It is the same principle used by the old fascists, who explained the difference between them and the communists: “I want everyone to keep the property he has acquired for himself…. But the state should retain supervision and each property owner should consider himself appointed by the state…. The Third Reich will always retain its right to control the owners of property.” Or as one Nazi leader put it more succinctly: “We don’t nationalize companies, we nationalize people.”
Since no faction in the American system has a political monopoly, we can expect that this will at first take the form of political leaders from different factions trying to intimidate corporations into supporting their different political messages. Carney reminds us that before DeSantis tried to coerce the political acquiescence of Disney, Democrats tried to do the same with churches.
Maryland Democrats in 2010 tried to impose a “rain tax” before Republican Larry Hogan won the governorship and killed the idea. A rain tax is a tax on paved surfaces that cause stormwater runoff. The worst part of the process came after the Democrats realized that suburban and rural churches have big parking lots and not a lot of disposable money.
The Democrats creepy solution: offer a partial rain-tax exemption for churches that gave environmentally correct sermons and take other “green” steps.
So what we can expect is the push and pull of a war in which each side attempts to collect corporations and billionaires on their side, until one faction achieves political hegemony. No, we’re not anywhere near such a catastrophic outcome. But thanks to Gov. DeSantis, we’ve taken the first big step, which is to get what was once purportedly the party of small government and free markets to endorse the notion that corporations ought to be politically subservient to the state.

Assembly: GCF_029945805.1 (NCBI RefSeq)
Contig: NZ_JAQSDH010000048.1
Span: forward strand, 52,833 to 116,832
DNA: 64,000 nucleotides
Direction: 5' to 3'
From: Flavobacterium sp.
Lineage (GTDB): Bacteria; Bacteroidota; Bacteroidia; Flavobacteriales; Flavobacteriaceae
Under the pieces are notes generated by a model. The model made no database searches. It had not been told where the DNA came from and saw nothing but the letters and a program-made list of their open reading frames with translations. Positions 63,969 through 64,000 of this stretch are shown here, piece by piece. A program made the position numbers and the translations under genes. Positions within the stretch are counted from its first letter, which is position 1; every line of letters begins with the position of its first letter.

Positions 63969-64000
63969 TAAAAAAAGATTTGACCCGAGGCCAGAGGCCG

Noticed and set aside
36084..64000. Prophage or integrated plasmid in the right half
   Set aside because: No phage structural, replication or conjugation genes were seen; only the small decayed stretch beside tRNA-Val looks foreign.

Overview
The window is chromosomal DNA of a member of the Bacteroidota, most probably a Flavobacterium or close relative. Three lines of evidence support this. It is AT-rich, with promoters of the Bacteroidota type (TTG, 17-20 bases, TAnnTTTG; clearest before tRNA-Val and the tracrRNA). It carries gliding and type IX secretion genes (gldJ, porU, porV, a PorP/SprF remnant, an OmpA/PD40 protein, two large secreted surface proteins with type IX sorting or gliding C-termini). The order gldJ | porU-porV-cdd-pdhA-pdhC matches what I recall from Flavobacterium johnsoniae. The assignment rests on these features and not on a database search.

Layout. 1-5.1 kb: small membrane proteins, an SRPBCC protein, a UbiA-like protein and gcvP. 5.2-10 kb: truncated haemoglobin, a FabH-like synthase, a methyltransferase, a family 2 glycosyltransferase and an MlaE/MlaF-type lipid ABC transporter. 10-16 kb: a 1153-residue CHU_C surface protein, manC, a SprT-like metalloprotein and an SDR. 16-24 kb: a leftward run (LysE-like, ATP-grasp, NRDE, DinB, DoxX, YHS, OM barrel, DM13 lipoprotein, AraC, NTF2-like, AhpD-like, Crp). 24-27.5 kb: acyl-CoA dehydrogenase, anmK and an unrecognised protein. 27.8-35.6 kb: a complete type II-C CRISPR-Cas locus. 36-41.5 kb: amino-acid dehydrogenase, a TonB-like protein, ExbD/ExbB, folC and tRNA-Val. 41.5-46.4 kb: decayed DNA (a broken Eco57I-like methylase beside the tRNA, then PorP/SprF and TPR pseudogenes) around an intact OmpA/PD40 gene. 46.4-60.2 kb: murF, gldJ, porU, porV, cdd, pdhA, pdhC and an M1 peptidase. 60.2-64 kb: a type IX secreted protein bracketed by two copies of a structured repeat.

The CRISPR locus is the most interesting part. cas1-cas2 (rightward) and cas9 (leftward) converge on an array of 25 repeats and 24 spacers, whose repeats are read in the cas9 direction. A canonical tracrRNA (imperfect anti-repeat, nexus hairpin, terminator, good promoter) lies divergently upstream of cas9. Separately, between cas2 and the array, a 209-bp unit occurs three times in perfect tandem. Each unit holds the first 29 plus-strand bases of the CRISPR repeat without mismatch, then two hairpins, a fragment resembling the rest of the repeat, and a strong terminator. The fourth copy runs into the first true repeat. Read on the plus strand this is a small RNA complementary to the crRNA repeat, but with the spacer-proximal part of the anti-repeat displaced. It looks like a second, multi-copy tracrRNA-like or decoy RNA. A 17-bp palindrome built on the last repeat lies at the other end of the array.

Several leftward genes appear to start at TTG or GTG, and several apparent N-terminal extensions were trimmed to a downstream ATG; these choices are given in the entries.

Going Off the Cliff
It’s important to grasp another big lesson from the Russian experience. Harnessing the oligarchs to the regime is not just about silencing the political opinions of the super-wealthy, because through control of the billionaires, an authoritarian faction can silence all debate. Putin long ago discovered that it was not necessary—not at first—to shut down the small intellectual journals or ban the writings of independent dissidents. It was necessary only to deny dissenters a mass audience by controlling the big newspapers, the magazines and especially the TV channels, making sure that all of them were owned by compliant oligarchs.
A diverse society with many voices is an achievement, and part of that achievement is allowing successful people and enterprises to bankroll dissenting viewpoints—even when they dissent from us.
If we interfere with that—well, we see the price Russia has paid for making its billionaires into lackeys and stamping out the very possibility of a well-funded, mass-audience political opposition. While the oligarchs timidly stay out of politics, this leaves no one with the ability to point out the regime’s disastrous crimes or miscalculations or to offer any political competition. We can see, in Putin’s war in Ukraine, the moral and material disasters that result when a society eliminates the corrective mechanisms that keep it from going over a cliff.
Do you want a society run by authoritarians and oligarchs? Because what’s happening in Florida right now is how we get there.